- In our contest project, we wanted to convey the feeling of motion: how an ice hockey player moves about the field, how a hockey stick looks like, what stance he is in when on the attack. Turned out, there are lots of curved lines, so what we ultimately got was curved architecture that consisted of intertwining lamellae. There were also the vertical lamellae - the glowing panels, each one of which could display different motifs. At the end of the day, the customer said that, because thus building is all "skewed and lopsided" it would be very high maintenance. 

Then we came up with a different idea: let it be a huge chunk of ice, with traversing side cuts in it. The result was cubic architecture, a very simple constructivist thing based on the ideas of avant-garde of the twenties. What made our project different, though, was a fair share of symbolism in it: ice blade trails, trajectories of the hockey puck, and so on. We proposed to start off with the most basic girder construction but we wanted to draw it all beautiful and use the ceramics as the finishing material for the facade. 

Project of the sport complex SKA. Project, 2012 © "A.Len" Architectural Bureau


zooming
Project of the sport complex SKA. Section view. Project, 2012 © "A.Len" Architectural Bureau


- What do you think makes designing sports facilities different from other kinds of architecture - how much more difficult are they, for example, than shopping centers? 

- Ten times as difficult. You need at least four venues of different types, and this puts a lot of requirements on ventilation, especially when it comes to the skating ice. I only know a handful of people in Russia who are capable of making correct plans of refrigeration of the ice and routing the cold supply to it. It is very difficult to support the constant ice temperature while the temperature outside is constantly changing, plus the people who come to the competition also emanate a huge amount of warmth in uneven portions, especially when the spectators seats are not evenly distributed.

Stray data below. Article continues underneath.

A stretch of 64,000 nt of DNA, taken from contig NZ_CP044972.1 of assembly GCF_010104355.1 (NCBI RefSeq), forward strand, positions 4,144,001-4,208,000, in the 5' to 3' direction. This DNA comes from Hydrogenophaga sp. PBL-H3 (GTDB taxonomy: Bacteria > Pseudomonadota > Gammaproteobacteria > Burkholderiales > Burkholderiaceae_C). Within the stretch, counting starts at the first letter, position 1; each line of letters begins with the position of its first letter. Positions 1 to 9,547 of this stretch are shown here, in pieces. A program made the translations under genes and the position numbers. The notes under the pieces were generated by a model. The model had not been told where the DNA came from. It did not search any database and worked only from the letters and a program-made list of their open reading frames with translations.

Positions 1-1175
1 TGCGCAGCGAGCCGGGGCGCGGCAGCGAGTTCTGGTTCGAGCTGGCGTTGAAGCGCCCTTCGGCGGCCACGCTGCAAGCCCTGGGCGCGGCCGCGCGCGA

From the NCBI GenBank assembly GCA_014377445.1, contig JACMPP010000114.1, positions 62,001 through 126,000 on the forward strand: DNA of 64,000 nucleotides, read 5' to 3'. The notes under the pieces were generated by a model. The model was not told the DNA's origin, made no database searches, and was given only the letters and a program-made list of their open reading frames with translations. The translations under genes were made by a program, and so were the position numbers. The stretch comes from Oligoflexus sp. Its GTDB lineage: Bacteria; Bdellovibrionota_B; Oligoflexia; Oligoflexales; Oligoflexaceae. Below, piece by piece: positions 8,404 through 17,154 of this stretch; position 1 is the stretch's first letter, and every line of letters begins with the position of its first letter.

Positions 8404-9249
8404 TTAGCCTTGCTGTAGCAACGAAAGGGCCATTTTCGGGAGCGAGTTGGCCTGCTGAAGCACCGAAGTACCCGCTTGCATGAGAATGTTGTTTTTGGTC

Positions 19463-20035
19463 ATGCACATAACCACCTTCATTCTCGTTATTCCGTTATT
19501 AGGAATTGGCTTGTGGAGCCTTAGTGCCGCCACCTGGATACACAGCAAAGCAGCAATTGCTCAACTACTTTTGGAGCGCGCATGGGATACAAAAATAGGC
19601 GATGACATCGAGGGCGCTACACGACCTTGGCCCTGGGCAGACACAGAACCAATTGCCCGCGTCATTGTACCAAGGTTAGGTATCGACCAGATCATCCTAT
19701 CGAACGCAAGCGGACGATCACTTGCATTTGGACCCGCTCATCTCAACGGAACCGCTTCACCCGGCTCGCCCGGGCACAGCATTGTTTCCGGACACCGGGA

There are a lot of subtleties here - the sound, the light, and many more. Plus, the possibilities of today's television also put forth a lot of challenging requirements. There is a growing tendency for using the Full-HD format but in order to make the most of it you need to do the filming in a certain place, put up the lights of specific wattage and type, and they must be oriented in different directions too. You need to keep all these things in mind. The postgame interviews can only be taken in the zones with the correct light, and the reporter that takes the interview must not have access to the locker room - this may sound like a little thing but it's really important. Another important consideration is the acoustic properties of the premises - there must not be so much as a hint at echo. 

Sport and recreation facility of Civil Service Academy © "A.Len" Architectural Bureau


"Waterville" park © "A.Len" Architectural Bureau


zooming
"Waterville" park © "A.Len" Architectural Bureau


- In which way do you as an architect want to develop within the framework of this genre? Do you dream of building your own stadium one day?

- Building a stadium is not very much of an exciting prospect, to be quite honest. It's all about standardization now; the "clew" theme has already been used by Herzog & de Meuron, the "bubble" theme - "Alliance Arena" is also history now. Inventing something entirely new is very difficult in view of the fact that a stadium is a very large architectural edifice with its shell mounted directly upon the function that in fact sets the configuration of the building. Meaning - the very genre has too little of a resource to it, it must accumulate it before customers finally get fed up with these crates and buckets. 

Today, one would be doing the right thing working with small-scale facilities - designing the small sports objects or even the outdoor gyms - there are few companies that do that. The option for your very own neighborhood! Perhaps, one could think of designing a very stylish, top-quality "designer" gym - the all-purpose kind that you can attach to any senior or junior high school. We did quite a handsome project, the "Baltic States style" kind, and for a long time we tried to pull it through the city council board. We ultimately got some response - it was after that struggle that we got the commission for the project of a sport school in Sosnovaya Polyana.